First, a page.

Rites of Passage Ceremonies, Initiation And Hazing – How And Why Did Something So Traditional Become So Often Criminal And Psychologically Damaging Acts

At a recent rural medicine conference I attended a few weeks ago, there was an interesting session on initiation practices in rural communities, and how doctors can optimally assist with attenuating the possibility of clinical consequences associated with them. I have been in discussion with the (great) senior management team of my current University regarding concerns I have about initiation ceremonies in the hostels and how they impact on the medical students we train, and how we can prevent them. I waved goodbye to my ten year old son last week when went off on his first night away from home on an official trip with his school class to a campsite, and felt a huge feeling of fear and concern for him that there would be the possibility of hazing occurring during it, and was relieved to hear afterwards that it was all great fun and well organized by the top-notch school he attends. All of these got me thinking about rites of passage, initiation ceremonies, and the horrific practice of hazing, which is astonishingly still ubiquitous whenever social groups form in any community, be they sports teams, gangs, military units, university residences, or school, amongst many others.

Initiation ceremonies have been present in societies since time immemorial, and are defined as a rite of passage marking entry into and acceptance into a group or society, or as a formal method of marking a transition into adulthood. Initiation ceremonies can be fairly informal – for example at the University I graduated as a medical doctor, a bagpiper traditionally ‘piped’ in the results that we had passed our exams, and a celebratory party occurred afterwards. When sailors or passengers on boats pass over the equator for their first time, they are given an initiation ceremony that welcomes them into the naval / sailing ‘community’ by doing so. They can also be very formal, such as occurs with the Christian Baptism, Jewish Bar Mitzvah or Tribal Manhood ceremonies.

Hazing, in contrast, is the contemporary definition of ‘organized bullying’ associated with initiation practices, and is defined as the practice of rituals and other activities involving harassment, abuse or humiliation used as a way of initiating a person into a group. Hazing practices include: i) relatively (though to me awful anyway) ‘benign’ activities such as forcing initiates to march in line, perform long road trips, participate in physical activity, perform periods of silence or personal servitude to senior group members; ii) relatively ‘malignant’ activities such as the forced consumption of food or drink (including alcohol) or other noxious substances, acts of humiliation and degradation such as streaking or wearing humiliating apparel, or restrictions on eating and bathing, amongst others; and iii) frankly criminal activities such as branding, paddling, beating, or whipping – ie physical abuse – or forced sexual activity and abuse. Despite hazing being almost completely banned across the world, it is interesting to note that it is still extremely prevalent, with for example approximately one quarter of students in the USA acknowledging that they had been the victims of hazing, and a number of deaths reported each year caused specifically by hazing practices.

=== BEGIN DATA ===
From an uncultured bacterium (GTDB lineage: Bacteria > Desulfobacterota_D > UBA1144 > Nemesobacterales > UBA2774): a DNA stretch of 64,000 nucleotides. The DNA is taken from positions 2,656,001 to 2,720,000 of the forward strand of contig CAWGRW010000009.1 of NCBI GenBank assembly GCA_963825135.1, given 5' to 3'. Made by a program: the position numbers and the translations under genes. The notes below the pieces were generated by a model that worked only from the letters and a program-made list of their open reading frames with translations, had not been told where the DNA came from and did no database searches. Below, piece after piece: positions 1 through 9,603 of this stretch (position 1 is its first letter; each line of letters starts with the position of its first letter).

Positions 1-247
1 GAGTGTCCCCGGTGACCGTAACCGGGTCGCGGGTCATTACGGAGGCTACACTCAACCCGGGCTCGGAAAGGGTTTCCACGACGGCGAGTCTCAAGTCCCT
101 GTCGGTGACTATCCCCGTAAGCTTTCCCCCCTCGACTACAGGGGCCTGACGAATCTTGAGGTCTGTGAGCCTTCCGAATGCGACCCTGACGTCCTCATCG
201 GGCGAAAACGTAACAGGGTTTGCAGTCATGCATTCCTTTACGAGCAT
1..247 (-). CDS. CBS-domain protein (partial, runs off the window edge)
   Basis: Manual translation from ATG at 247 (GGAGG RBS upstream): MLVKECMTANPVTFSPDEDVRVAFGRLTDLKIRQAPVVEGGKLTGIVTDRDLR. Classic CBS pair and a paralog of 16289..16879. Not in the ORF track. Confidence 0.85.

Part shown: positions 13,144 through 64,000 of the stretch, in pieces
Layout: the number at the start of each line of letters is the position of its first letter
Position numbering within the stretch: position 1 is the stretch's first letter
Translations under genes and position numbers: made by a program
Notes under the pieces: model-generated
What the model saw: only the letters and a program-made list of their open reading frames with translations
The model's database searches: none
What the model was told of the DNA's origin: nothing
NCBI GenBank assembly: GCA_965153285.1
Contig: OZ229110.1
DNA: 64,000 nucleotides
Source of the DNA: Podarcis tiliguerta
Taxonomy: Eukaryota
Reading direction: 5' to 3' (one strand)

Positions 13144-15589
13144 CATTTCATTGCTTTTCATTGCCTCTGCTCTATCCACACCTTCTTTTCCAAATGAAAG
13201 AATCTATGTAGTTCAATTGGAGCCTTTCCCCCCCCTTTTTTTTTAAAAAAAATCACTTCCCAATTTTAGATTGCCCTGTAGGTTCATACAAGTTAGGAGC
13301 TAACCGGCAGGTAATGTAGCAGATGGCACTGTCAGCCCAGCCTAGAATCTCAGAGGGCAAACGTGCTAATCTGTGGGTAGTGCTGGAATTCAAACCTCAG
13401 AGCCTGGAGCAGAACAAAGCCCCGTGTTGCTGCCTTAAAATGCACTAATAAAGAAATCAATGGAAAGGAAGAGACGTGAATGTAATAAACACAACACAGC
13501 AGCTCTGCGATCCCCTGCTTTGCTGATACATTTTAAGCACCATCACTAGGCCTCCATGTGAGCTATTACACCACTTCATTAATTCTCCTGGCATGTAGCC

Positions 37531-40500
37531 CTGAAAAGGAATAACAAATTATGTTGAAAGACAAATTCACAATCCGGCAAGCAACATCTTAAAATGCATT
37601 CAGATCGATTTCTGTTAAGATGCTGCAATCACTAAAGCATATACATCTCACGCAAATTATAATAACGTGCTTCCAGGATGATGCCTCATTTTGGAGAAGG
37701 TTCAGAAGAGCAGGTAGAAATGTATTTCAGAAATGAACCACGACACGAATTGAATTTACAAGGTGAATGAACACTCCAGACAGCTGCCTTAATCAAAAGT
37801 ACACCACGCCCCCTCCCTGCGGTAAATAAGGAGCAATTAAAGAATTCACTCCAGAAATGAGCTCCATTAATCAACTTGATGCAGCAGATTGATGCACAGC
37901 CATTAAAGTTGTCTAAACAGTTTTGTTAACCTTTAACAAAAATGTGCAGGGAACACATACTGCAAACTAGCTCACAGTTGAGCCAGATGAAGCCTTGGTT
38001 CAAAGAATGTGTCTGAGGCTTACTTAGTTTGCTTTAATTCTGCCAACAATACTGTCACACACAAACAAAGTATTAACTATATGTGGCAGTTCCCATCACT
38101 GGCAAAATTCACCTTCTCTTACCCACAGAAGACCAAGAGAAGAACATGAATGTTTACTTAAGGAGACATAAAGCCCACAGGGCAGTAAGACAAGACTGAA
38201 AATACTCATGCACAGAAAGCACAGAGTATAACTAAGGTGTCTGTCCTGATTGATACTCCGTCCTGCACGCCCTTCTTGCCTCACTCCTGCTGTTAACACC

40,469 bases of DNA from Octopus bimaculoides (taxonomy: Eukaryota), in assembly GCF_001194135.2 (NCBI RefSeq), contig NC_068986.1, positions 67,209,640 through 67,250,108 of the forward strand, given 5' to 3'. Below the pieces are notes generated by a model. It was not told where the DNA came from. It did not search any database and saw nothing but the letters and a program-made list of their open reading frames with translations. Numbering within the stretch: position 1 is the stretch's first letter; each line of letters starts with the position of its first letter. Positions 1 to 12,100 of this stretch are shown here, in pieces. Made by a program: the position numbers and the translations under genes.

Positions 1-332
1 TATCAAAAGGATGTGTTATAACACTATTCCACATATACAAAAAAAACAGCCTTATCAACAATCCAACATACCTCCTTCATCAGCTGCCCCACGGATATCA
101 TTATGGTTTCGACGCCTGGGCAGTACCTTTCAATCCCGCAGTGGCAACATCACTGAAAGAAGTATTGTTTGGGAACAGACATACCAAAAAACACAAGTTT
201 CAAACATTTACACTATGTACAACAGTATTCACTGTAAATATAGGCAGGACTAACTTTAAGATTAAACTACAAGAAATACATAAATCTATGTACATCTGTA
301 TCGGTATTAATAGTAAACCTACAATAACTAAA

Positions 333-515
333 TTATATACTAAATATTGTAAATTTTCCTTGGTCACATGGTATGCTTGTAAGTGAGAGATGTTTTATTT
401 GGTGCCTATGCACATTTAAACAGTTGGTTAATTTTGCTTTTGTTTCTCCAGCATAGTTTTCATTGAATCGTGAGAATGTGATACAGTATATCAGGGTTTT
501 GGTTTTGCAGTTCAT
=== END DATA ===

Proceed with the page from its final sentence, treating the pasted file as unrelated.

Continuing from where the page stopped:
The reasons why folk agree to, or submit to, hazing practices when joining a university residence, or starting military training, or joining a sports team, are complex and still not well understood, as is indeed why ritual initiation practices are required in any shape or form. The classical reason for their occurrence is the team-building one, and that initiation practices, particularly those associated with hazing, create team identity and group cohesion by uniting folk undergoing hazing by the adversity associated with the process, and by successfully completing the ordeal imposed on them. In this theory, hazing causes firstly a separation phase, which removes the initiate from their previous social group due to the trials they go through challenging their old identity enough in order for them to ‘open up’ to change; then a transition phase, in which the initiate goes through the challenges and psychologically ‘fragments’ during the process; and finally the incorporation phase, when after completing the tasks, the initiate has a new identity which is synchronous / part of the group controlling the initiation process. But, a recent great study by Liesbeth Mann and colleagues has shown that the use of hazing, particularly when it targets individuals as compared to groups of initiates at one time, has a negative effect both on team function and identity, with most folk who go through such humiliating hazing practices feeling less, rather than more affiliation both to fellow initiates and the group that imposes them, even if they do not overtly ‘show’ this negative perception to the group. Even the military, which has long used hazing practices as team-building practice, has realized that hazing does not increase ‘esprit du corps’, and is working on alternate, less abusive methods of doing so.